Increasing concentration of Cu or Zn2+ (which are the products) shifts equilibrium to the left in order to reduce the effect of the constraint hence the backward reaction is favoured. when the backward reaction is favoured, emf decreases.

    Effects of increasing temp: Any reaction with positive emf is exothermic. Increasing temp will cause equilibrium to shift to the left in the direction that cools the system. This favours backward reaction and emf decreases.

    The same info applies to decreasing the conc and temp but the opposite happens in each case: the main thing is: IF FORWARD REACTION IS FAVOURED, emf INCREASES. IF BACKWARD REACTION IS FAVOURED, emf DECREASES.

    I will be glad to provide you with further explanation if needed.
    Ah, that makes sence. Thank you very much My book is utter rubbish I think when it comes to actually having the right stuff in =/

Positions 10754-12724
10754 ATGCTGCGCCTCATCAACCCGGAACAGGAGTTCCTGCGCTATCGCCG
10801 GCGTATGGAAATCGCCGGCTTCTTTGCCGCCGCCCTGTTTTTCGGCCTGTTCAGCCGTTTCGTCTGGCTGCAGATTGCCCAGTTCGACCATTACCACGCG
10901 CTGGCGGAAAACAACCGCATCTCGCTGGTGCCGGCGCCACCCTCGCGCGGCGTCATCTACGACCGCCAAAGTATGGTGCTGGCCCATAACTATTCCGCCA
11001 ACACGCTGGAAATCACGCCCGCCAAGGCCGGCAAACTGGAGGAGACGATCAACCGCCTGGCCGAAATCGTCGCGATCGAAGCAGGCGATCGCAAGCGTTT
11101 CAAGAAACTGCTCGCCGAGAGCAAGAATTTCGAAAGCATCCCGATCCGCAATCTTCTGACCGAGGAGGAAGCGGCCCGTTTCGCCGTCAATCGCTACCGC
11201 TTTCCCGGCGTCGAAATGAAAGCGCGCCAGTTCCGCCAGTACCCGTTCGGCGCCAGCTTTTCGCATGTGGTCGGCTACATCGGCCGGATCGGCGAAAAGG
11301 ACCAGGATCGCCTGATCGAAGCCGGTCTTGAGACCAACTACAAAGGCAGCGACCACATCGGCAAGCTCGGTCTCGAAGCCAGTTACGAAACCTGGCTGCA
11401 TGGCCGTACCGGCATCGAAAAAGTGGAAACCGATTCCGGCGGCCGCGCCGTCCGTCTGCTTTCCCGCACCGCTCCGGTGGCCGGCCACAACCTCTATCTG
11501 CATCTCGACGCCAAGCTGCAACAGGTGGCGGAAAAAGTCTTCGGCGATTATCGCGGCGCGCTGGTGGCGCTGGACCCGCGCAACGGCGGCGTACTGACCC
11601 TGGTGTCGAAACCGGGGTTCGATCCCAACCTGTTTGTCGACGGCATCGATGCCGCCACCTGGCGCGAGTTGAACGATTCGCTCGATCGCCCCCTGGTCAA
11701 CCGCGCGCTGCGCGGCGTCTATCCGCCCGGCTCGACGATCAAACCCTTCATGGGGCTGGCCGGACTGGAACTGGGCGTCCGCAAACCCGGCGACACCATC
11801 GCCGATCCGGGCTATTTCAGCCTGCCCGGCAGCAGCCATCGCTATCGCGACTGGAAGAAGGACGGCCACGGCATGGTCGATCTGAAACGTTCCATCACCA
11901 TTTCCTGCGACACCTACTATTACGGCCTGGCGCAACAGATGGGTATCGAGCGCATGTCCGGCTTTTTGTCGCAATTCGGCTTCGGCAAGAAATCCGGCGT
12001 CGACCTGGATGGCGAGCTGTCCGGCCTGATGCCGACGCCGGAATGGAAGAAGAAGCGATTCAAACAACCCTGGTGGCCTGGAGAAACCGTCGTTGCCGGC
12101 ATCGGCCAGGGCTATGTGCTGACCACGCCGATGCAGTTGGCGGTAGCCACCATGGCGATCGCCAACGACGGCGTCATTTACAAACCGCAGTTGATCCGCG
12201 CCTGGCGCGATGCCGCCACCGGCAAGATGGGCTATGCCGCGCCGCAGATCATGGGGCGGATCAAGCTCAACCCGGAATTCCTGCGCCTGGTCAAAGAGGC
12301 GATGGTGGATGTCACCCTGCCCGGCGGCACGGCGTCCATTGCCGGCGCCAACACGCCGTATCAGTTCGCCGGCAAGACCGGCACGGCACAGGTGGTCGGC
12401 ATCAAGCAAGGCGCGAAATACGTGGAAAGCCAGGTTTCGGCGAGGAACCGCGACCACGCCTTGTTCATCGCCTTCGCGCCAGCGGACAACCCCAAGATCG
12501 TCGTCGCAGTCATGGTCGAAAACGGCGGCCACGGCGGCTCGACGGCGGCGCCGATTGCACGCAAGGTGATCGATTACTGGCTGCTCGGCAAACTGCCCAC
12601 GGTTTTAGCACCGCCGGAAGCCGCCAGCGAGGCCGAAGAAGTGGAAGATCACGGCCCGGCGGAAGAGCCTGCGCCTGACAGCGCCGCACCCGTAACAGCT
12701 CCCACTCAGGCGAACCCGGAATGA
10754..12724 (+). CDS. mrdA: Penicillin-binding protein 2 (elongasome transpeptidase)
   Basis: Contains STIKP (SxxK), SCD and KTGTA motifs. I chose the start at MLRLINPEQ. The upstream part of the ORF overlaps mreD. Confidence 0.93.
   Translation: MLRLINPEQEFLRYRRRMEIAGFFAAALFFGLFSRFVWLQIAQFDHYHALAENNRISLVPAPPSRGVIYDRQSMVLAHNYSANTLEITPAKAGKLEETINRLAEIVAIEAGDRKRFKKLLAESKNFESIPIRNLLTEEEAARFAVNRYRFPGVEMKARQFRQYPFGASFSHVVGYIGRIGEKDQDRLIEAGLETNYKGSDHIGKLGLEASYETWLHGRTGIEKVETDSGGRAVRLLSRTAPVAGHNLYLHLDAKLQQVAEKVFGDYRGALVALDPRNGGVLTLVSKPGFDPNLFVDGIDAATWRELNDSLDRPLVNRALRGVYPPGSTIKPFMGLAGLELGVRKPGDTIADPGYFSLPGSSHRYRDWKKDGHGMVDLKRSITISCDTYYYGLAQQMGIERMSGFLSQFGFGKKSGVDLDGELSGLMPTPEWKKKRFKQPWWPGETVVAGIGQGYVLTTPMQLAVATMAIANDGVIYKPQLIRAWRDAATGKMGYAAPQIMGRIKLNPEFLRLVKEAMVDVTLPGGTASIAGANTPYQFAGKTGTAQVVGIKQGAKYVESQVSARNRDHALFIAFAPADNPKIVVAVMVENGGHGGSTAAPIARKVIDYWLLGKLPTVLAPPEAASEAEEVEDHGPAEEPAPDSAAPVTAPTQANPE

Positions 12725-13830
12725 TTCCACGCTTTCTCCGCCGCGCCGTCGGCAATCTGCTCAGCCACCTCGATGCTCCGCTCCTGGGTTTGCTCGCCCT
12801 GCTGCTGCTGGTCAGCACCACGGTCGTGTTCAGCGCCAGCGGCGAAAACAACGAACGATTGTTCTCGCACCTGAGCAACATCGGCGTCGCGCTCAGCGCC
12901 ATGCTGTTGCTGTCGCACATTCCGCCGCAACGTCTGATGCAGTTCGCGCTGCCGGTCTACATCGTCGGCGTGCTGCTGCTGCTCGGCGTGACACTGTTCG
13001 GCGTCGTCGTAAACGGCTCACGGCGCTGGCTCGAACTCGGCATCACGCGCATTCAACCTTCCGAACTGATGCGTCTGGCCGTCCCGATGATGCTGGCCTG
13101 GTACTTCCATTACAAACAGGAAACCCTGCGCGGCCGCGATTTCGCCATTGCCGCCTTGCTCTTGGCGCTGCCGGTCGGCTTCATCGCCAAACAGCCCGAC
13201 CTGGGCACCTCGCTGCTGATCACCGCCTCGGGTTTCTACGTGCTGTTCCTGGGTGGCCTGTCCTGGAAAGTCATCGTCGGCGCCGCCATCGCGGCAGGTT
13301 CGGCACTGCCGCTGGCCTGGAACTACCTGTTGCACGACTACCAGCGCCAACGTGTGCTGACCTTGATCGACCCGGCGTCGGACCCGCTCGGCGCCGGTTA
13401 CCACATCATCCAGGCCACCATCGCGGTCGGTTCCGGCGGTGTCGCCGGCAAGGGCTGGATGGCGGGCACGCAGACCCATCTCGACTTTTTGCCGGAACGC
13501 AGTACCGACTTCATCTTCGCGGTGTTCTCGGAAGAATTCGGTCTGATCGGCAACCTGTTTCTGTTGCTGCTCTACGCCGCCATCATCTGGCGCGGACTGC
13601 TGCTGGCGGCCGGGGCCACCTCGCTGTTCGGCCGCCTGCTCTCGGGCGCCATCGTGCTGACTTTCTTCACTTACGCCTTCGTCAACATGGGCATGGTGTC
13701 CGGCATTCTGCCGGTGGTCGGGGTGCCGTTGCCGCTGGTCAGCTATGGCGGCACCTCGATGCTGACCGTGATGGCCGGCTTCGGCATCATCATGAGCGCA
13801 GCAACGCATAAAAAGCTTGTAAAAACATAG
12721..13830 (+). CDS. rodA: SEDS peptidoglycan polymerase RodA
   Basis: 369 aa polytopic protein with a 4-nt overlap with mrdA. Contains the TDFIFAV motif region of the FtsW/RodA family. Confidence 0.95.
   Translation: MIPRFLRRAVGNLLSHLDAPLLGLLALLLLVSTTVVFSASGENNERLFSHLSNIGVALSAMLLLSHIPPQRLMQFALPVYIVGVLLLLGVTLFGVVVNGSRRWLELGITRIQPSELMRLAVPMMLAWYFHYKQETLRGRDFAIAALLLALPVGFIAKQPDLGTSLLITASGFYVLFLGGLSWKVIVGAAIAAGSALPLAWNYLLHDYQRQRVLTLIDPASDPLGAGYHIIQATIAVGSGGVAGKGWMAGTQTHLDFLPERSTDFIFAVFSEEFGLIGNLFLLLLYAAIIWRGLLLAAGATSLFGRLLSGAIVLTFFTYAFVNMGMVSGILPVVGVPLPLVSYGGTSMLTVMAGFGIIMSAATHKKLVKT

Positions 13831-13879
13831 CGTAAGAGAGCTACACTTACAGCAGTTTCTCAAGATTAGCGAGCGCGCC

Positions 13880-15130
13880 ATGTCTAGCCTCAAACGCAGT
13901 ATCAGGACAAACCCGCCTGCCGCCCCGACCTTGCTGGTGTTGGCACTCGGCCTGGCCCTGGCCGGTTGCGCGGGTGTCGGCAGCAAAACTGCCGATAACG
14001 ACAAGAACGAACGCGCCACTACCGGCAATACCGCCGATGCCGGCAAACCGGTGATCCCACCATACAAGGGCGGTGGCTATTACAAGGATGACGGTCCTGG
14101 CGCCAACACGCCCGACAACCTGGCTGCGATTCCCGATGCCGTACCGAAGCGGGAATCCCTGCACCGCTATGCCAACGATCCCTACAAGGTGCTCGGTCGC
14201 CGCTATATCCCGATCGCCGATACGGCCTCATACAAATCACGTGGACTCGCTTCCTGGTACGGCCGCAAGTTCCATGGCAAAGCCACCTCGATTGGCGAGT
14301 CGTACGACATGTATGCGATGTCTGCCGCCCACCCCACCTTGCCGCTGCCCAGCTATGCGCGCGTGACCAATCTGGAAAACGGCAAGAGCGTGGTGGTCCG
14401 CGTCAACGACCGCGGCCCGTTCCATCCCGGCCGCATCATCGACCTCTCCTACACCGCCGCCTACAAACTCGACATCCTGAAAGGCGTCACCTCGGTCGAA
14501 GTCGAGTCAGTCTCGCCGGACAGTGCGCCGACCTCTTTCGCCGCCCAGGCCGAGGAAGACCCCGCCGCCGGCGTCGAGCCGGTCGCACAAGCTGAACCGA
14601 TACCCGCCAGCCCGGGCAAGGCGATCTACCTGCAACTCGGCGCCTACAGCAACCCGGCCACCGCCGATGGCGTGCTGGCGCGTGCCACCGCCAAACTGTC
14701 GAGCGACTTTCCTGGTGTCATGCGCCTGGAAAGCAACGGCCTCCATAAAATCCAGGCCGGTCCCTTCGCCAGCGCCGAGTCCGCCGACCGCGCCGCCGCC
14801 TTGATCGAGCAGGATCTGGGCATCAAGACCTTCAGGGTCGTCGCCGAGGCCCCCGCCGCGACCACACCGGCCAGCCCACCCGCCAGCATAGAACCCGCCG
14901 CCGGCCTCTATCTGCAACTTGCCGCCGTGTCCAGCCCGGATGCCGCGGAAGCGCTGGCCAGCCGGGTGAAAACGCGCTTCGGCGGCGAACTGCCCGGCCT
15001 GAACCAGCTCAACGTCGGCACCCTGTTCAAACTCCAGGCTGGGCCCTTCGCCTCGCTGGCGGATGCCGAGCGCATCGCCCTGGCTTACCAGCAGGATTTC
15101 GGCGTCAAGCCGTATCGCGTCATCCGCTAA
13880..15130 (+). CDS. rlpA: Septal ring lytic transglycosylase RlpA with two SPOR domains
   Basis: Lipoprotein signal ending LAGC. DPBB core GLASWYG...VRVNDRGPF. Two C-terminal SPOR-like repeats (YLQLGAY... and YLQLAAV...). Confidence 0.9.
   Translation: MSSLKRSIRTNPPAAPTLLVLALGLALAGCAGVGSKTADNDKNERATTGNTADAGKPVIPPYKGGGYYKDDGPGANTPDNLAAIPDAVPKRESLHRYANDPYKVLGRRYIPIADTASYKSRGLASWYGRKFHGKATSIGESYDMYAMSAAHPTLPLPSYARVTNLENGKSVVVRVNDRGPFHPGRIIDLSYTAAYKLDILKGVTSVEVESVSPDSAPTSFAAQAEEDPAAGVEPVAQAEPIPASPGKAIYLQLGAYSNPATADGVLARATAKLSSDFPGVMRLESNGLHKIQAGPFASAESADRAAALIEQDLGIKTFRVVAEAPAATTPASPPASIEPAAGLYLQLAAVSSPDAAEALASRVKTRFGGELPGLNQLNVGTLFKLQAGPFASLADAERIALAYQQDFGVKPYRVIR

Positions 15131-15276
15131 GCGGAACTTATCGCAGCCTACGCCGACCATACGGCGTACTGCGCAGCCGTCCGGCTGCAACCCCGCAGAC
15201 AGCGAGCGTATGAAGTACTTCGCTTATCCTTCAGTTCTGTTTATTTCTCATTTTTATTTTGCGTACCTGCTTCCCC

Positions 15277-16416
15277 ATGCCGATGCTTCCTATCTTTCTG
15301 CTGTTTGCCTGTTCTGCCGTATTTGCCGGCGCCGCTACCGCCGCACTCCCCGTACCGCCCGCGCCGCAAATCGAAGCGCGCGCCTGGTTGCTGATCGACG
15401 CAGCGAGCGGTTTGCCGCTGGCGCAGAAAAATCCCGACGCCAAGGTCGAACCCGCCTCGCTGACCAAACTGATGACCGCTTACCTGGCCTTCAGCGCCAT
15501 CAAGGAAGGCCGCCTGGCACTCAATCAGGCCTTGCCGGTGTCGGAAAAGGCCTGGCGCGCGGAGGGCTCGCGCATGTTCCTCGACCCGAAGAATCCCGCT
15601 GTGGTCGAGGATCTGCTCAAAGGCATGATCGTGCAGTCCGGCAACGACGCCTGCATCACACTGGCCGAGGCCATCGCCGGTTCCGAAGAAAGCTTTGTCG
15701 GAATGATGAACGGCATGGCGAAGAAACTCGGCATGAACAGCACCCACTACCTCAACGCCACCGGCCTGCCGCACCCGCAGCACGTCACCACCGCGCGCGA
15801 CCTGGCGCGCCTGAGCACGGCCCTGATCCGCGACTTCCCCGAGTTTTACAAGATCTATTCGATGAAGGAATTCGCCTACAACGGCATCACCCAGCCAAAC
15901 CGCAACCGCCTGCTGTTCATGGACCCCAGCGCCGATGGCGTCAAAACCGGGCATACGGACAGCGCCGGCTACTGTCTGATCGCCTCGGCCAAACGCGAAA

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    (Original post by Crowned Temmy)
    If you check the original equation, I2 is reduced to I- so should be on the right. while Br- is oxidised to Br2 so should be on the left.

    It is the equation that matters. However, in the real sense, the reaction is not feasible ( remember I2 can not displace Br- from its compound ... AS halogens).
    i'm confused!
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    Guys what specific things do we need to know from unit 1, 2 and 4 for this exam??
    Please quote me
    Will rep for helpful answers